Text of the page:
A Look at the ARRI/Zeiss Master and Ultra Prime Lenses
In which we take a look at what makes these particular ARRI lenses ideal for any cinematographer and any type of content.
Cover image via ARRI.
The ARRI/Zeiss Master Primes and Ultra Primes are some of the cleanest and most respected cinema lenses currently available. They’re capable of producing beautifully clean and sharp imagery with a vast amount of resolution and detail. Let’s take a look at the secrets of their success.
The ARRI/Zeiss Ultra Primes first hit the market in 1999. Ever since, they have been a workhorse in the film industry. They have been behind films like The Lord of the Rings, King Kong, and The Hobbit, where they offered cinematographers crisp and clean images at an aperture of T1.9.
Then in 2005, ARRI/Zeiss decided to step it up a notch and brought the Academy Award-winning Master Prime line of lenses to the market. The Master Primes were some of the fastest lenses available at the time. They featured a constant T1.3 aperture across the entire line, including their 12mm, which is a feat of engineering. Then in 2013, their Master Prime line of anamorphic lenses debuted.
To put it simply, the Ultra and Master Prime line creates a clean image with no distortion and a great resolution. You will easily find these lenses on many high-performance sets, where image quality is a priority.
One notable characteristic of the Master and Ultra Prime Lines is that they feature virtually zero distortion even at their widest focal lengths of 12mm. Creating a lens that can perform at this quality and feature no line distortion at 12mm is no easy task. Here’s what cinematographer Emmanuel Lubezki said about working with the Master Prime lenses while filming The Revenant:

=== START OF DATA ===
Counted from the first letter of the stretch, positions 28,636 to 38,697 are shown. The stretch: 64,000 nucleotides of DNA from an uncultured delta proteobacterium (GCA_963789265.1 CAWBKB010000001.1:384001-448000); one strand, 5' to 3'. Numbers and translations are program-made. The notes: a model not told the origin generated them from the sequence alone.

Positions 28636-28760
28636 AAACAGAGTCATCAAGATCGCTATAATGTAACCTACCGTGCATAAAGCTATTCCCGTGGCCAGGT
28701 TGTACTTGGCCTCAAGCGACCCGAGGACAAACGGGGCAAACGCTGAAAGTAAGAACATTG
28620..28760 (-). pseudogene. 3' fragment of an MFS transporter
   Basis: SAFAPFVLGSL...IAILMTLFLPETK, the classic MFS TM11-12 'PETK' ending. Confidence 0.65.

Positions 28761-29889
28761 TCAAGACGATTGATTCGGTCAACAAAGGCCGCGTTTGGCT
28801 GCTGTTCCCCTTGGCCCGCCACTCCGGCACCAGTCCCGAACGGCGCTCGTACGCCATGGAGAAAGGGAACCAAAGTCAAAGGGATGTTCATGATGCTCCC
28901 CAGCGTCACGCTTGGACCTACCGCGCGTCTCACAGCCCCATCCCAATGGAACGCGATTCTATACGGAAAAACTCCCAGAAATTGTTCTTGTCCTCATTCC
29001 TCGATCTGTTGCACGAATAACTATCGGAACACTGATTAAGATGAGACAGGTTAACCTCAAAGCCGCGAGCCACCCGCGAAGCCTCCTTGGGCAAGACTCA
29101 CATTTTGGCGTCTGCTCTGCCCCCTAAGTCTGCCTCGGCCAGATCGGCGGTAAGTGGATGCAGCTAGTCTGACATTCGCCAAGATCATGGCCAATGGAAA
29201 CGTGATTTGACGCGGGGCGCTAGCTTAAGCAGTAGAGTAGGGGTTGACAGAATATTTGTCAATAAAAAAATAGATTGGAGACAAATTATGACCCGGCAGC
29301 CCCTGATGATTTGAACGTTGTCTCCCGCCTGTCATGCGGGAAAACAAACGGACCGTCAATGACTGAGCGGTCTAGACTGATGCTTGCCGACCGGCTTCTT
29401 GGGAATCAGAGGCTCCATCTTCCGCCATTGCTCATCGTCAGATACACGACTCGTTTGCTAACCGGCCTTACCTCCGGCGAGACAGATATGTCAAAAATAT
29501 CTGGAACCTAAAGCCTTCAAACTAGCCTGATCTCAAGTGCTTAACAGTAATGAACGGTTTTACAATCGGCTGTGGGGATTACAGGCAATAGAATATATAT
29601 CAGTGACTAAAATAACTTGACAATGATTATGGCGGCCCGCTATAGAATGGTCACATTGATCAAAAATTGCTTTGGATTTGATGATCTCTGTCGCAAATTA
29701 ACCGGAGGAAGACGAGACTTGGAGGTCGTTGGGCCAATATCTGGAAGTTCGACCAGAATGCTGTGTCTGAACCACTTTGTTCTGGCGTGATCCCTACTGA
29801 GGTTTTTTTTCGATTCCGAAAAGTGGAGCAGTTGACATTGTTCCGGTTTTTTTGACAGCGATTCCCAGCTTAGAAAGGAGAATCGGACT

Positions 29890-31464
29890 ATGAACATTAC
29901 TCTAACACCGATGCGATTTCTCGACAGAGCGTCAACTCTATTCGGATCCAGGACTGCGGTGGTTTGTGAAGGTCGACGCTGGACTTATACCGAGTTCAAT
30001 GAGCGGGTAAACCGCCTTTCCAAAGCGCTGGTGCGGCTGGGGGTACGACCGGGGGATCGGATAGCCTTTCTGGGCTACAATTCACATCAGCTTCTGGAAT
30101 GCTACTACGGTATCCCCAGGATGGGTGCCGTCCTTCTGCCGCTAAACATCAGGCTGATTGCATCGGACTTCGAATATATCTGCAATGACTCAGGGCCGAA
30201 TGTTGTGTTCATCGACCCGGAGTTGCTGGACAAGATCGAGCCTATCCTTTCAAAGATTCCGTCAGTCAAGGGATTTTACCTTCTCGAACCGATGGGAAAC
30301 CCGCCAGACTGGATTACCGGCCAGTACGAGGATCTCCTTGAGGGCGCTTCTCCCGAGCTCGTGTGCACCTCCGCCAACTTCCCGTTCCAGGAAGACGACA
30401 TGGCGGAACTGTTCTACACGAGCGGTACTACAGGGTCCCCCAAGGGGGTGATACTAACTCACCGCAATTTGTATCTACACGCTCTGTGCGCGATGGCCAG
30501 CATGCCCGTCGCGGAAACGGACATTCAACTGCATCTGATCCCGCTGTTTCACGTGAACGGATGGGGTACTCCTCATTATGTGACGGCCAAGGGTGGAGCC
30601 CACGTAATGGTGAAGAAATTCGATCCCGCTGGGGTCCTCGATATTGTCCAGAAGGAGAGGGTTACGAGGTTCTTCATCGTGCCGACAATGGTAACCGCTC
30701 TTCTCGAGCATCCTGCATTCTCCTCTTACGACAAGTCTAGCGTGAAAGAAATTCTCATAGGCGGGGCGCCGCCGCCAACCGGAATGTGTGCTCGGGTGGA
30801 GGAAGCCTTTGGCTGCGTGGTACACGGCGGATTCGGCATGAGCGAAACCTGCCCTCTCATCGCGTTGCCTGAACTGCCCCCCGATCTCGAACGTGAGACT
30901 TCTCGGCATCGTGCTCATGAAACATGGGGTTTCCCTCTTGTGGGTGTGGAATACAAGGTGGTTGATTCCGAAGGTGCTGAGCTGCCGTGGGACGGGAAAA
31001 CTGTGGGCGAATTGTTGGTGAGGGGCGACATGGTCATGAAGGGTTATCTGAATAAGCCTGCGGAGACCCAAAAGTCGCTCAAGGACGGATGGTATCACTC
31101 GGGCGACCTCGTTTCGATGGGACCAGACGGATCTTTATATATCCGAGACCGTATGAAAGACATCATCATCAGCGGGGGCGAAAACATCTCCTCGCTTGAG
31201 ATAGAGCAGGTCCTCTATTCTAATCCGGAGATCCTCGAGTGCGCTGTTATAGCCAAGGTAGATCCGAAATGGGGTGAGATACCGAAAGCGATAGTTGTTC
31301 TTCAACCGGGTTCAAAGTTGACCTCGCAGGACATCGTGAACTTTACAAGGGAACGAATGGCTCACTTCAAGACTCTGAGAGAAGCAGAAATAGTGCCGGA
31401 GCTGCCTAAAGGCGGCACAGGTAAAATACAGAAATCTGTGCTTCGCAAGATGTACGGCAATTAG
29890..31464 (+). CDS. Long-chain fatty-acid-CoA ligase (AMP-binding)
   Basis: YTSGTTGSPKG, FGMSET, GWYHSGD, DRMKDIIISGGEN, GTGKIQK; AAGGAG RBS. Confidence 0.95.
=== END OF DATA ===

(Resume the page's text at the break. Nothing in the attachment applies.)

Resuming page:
I love the way the master primes are, one of the best lenses probably ever made . . . they allow you to have clean images, and that I like very much.
Low Light Performance
The Master Primes are capable of optimal low light performance. With a constant aperture of T1.3 across the entire focal range, these lenses are great at letting in light when you really need it the most. Even wide open at T1.3, they’re sharp and feature great image quality.
We lit the apartment interior with LEDs dimmed low enough that we could expose for the city night lights through the windows. It was only by shooting with the master primes wide open that we got those shots.
Image via ARRI.
Shooting anamorphic is very trendy. However, shooting anamorphic can be a challenge because many of the most-used lenses are older and more difficult to work with. However, the ARRI/Zeiss Master Prime Anamorphics made shooting anamorphic on today’s high-performance sets much easier. Here’s what Reed Morano had to say about them:
The look of the master anamorphics just screams cinema: they are more controllable than other anamorphics, but you can get gorgeous flares if you want them and the bokeh is so impressionistic.
Lenses can be one of the most crucial choices a cinematographer makes for the look and feel of a film. Lenses can help establish a unique mood and tone that elevates and complements any narrative. By knowing the characteristics and image quality of many lens lines, you can make better choices as a cinematographer.
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